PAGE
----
UK holidaymakers say it takes a delay of just 64 minutes to make them see red, according to research commissioned by travel technology specialist IBS Software.
As many as 71 per cent of Brits who have travelled abroad in the last year had a flight either delayed or cancelled, with a further 45 per cent admitting they worry future travel plans will be disrupted.
Passengers want clearer communication from airlines
The research indicates that transparent and timely communications from airlines is vital in minimising the impact of flight disruption for passengers. Nearly six in ten (58 per cent) of those affected by delays have struggled to find out why their plans have been thrown into turmoil, while 16 per cent head straight to social media to bemoan the airlines.
Of the respondents, 61 per cent don’t always feel flight delays or cancellations are explained properly to passengers – with 45 per cent becoming frustrated because they haven’t been informed about how the issues the airlines are experiencing will be resolved.
However, 84 per cent of holidaymakers would be more understanding when it comes to delays or cancellations if the airlines were transparent about the issues they are encountering.
The sting of a disrupted journey
The knock-on impact of flight delays is also now causing holidaymakers to reconsider their travel plans. UK travellers said that if their flights were badly disrupted again this summer, they would reconsider the airline they use (26%), be more likely to opt for a staycation that didn’t require air travel (18%) and they’d consider alternative modes of transport (16%).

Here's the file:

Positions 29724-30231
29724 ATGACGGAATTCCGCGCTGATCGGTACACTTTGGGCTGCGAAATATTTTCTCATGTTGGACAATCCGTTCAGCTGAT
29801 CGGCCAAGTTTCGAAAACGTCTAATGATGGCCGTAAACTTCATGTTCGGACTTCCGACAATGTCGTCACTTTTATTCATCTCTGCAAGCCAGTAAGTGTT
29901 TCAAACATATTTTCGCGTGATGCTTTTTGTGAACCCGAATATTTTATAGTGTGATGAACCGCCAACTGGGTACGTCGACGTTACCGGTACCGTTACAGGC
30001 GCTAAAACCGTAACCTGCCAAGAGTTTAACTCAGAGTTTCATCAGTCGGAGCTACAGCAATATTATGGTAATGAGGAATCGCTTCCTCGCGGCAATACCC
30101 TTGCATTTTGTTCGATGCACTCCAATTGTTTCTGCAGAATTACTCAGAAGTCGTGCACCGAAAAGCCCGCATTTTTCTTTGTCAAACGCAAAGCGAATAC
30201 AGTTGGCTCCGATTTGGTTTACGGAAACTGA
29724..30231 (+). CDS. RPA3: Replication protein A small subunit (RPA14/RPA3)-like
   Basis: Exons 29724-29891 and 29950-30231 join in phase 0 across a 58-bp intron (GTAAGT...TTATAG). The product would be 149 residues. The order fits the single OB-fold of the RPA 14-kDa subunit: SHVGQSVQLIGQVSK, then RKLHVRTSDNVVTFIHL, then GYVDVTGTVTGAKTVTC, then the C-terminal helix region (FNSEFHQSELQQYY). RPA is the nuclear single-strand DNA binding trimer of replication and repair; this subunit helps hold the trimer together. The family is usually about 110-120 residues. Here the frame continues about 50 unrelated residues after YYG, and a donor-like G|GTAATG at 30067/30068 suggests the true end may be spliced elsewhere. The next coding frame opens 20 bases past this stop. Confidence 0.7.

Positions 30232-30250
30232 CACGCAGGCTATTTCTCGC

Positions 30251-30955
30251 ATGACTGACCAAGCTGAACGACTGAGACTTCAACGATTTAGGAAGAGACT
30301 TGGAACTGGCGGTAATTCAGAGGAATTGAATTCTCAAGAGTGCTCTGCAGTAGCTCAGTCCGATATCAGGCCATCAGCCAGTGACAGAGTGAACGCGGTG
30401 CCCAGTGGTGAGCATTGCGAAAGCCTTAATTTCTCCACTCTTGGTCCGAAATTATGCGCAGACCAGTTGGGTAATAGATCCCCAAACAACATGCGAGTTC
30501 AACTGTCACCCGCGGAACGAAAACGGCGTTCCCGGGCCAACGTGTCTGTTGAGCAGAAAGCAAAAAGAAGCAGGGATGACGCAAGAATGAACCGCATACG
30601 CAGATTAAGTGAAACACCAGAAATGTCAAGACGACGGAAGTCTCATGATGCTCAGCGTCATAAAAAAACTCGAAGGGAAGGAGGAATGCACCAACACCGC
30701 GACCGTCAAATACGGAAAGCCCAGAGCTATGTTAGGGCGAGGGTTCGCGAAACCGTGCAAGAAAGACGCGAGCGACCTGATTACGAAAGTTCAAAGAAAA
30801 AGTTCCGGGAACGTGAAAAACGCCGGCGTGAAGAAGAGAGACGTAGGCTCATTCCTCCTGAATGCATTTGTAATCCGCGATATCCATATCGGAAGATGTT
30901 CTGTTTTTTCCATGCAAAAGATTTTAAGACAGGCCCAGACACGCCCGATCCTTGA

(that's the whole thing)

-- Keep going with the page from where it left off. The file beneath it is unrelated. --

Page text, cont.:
The research also indicated 31 per cent of passengers who have experienced flight delays or cancellations have received compensation for the problems they incurred. However, of those who have, more than half (53 per cent) said it didn’t make up for missing out on the precious holiday time lost.
Philip Hinton, SVP at IBS Software, added: “Adverse weather, secondary delays and other operational issues are a daily challenge for airlines, but the industry can help regain confidence with passengers by using advanced technology to reduce the impact of disruptions in a faster and more effective way and to communicate clearly with the passengers.
The research shows a significant number of passengers would be more understanding with a delay if they were just kept in the loop. Too often the legacy IT systems that many airlines use can exacerbate delays.” Hinton added.